A drummer can’t make a proper solo album, right? Look at Ringo Starr…joking aside, I heard the name Joe Fadem, drummer in Thank You, Scientist, in a video by Ben Levin about chiptune, the topic was a chiptune remix of one of Ben’s songs. Making things glitchy and non-sensical seems a natural talent for Joe, so much that he launched a solo project out of that, creating some cartoony characters and a world of colorful visuals that remind an 8-bit version of The Teletubbies. So here it is the LP Trust Fund Ozu. Let’s see if the glitches make us discover new “Missingnos” or if they just freeze the game card.
Enter Ozu! Our little robot protagonist takes form in a creepy chiptune intro that slowly lets happier resolutions take place but also tasty oriental melodies. Almost everything of the opening track sounds like being played on an old Game Boy, culminating in a sudden deceleration and acceleration section towards the end, going towards lo-fi tones. The second track Railtracer is like entering the dungeons. Darkness, slow movements to avoid dangers, some creepy treble sounds in the background to keep high the level of attention. The ear-rape elements are the opponents to fight against. The build-up signs the start of the spoken-word/rap parts, cursed and nervous but more relaxed in the following song, a single from the record. Sweat Crystal sounds chill and fun and deals with a dream about aspirations and expectations, interrupted by the wake-up, provided by the frenzy of the drums.
Party Full Of Demons features the first guest Bob Botanist, and so the tune sounds a lot more rap-focused respect to the others, very tasty because of the straight-to-the-face vocals, the sick sonic background that despite minimalism sounds a lot energetic. Entering the regions of trap and stranded rapping, Nuttin’ features Justice Cow (Bent Knee, Ben Levin Group) as a singer and rapper in a song about…being a dog? Not so strange, since Joe just wants his dogs to be proud of him). The dissonances make the song sound raw and trippy. Thotbreaker OST sounds exactly like a soundtrack for an old NES game, for example, Castlevania or Ghosts’n’Goblins. Going from happy melodies to obscure bits, it’s the perfect passing track before developing the album further after all this rap.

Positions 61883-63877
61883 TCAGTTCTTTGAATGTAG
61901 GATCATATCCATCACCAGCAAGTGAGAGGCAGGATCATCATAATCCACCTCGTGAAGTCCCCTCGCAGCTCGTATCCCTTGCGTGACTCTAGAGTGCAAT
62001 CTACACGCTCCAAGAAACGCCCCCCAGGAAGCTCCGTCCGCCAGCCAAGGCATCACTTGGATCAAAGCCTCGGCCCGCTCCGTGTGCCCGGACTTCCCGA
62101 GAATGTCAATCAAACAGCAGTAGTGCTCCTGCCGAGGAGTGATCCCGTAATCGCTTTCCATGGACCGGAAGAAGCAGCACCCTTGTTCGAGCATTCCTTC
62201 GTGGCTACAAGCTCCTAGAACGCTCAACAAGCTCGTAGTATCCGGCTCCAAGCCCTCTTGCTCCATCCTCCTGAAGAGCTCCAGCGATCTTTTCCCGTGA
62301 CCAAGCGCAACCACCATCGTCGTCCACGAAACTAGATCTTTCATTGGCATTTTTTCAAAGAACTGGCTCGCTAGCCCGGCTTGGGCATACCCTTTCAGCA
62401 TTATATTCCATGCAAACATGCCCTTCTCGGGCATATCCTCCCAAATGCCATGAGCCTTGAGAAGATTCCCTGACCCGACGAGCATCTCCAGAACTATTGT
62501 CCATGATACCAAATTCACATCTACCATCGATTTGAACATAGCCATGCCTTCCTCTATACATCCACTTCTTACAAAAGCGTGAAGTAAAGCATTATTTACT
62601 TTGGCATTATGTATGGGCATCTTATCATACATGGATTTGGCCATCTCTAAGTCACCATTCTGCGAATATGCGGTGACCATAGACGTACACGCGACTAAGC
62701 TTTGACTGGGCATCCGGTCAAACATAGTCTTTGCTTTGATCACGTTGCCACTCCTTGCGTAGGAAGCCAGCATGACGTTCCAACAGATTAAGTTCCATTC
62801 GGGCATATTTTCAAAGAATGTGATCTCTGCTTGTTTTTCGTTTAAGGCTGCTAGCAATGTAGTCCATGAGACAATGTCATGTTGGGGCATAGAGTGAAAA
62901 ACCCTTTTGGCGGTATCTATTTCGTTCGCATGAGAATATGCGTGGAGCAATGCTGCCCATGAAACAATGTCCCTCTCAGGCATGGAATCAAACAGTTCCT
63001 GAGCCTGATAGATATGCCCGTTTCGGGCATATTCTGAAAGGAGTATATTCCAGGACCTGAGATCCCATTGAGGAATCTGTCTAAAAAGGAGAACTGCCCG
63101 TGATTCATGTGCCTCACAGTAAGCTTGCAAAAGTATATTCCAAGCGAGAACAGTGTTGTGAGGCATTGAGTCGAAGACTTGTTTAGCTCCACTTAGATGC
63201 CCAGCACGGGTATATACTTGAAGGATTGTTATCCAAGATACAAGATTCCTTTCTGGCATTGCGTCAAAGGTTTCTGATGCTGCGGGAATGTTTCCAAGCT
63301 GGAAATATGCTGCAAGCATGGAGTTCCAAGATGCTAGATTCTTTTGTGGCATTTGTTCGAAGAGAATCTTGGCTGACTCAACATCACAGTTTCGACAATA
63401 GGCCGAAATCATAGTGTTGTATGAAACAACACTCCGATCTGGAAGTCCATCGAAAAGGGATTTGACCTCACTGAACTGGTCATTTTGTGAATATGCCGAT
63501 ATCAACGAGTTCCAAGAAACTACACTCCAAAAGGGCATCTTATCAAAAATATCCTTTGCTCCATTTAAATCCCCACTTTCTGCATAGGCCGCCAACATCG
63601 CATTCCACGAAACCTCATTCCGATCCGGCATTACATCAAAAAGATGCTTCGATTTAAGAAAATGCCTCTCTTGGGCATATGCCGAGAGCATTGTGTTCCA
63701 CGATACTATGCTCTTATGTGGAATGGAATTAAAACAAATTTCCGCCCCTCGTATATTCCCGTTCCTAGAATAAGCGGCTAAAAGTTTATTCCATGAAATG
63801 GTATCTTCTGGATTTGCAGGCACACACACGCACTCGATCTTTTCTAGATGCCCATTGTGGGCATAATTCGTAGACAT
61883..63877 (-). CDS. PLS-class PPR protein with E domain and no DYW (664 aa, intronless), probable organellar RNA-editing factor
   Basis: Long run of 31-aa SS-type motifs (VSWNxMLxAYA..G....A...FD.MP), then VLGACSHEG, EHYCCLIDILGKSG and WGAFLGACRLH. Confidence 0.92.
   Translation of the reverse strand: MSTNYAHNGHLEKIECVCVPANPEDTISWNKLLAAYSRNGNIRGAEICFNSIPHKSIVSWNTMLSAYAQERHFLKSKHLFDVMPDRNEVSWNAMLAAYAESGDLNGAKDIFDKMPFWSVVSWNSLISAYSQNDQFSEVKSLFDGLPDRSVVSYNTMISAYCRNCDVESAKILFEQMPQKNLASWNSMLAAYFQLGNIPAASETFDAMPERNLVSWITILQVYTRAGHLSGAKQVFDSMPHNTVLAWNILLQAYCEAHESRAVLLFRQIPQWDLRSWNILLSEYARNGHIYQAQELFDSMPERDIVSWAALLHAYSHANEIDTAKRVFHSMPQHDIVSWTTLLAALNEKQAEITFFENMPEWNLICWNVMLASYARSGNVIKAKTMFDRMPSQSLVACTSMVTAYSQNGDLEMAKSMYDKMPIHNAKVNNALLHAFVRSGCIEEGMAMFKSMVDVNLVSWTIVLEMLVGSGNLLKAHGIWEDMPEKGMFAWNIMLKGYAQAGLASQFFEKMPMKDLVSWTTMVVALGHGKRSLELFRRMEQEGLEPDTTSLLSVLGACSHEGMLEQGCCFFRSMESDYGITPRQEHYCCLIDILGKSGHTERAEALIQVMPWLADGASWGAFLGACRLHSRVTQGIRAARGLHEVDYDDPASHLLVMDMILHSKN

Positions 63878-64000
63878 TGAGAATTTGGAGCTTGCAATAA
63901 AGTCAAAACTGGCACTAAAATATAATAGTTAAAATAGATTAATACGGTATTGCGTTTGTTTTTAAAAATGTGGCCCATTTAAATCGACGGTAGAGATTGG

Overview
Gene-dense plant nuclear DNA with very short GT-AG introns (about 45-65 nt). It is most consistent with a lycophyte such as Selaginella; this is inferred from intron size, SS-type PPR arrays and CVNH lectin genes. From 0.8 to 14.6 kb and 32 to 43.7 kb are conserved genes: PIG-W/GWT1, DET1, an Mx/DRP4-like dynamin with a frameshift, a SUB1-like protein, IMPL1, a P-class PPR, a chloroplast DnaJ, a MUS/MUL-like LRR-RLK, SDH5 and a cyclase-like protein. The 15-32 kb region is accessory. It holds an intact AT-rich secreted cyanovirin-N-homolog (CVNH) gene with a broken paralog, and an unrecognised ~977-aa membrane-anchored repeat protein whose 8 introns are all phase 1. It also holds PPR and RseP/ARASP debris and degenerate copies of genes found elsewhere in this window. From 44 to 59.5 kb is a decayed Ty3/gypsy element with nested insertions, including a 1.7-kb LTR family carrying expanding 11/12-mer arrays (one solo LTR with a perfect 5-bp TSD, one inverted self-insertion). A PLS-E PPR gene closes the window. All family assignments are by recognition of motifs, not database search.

Oozy Locksmith’s Theme is the BIOS settings of a computer coming to life in the form of glitchy beats. You hear the mad drums of Joe and the classic sounds of the old internet era, with all the screeches, the clearly synthetic sounds and everything related. Another reference to the digital world is the title of the eighth track, The Error Crusher Keeps Killing Me But I Come Back Stronger Every Time. The artist is like a role-playing-game warrior trying to defeat the bugs of the game rather than the foes, digital madness that sounds modular. Just like the most classic trial-and-error games, the song prosecutes by stopping and going again with renovated energy, a little bit more conscious at every round regarding the direction to pursue. The final song is Origin Story. The avatar comes back to the source code, now finally capable of changing the code at its will. Here melody and rhythm are more intertwined than ever, no clear distinction between, all the glitches play together the magic cult of the digital music, finally coming to a resolution. The final piano notes play very melodiously while a very low bass goes mad with dissonance. All the core elements of the album synthesized by a minimal arrangement in the finale.
Listening to Trust Fund Ozu is like turning on an old NES where you don’t play Super Mario but hear a cohesive chaos of screeches, bugs, and glitches, and rap when needed. The good Joe dedicated all of his weirdness to the solo project that follows the adventures of the Little Ozu inside the digital world of the rabbit hole. A different experience respect to classic rap and electronic music, taking all the good from both the worlds.
Listened to and written for you by Music Pills
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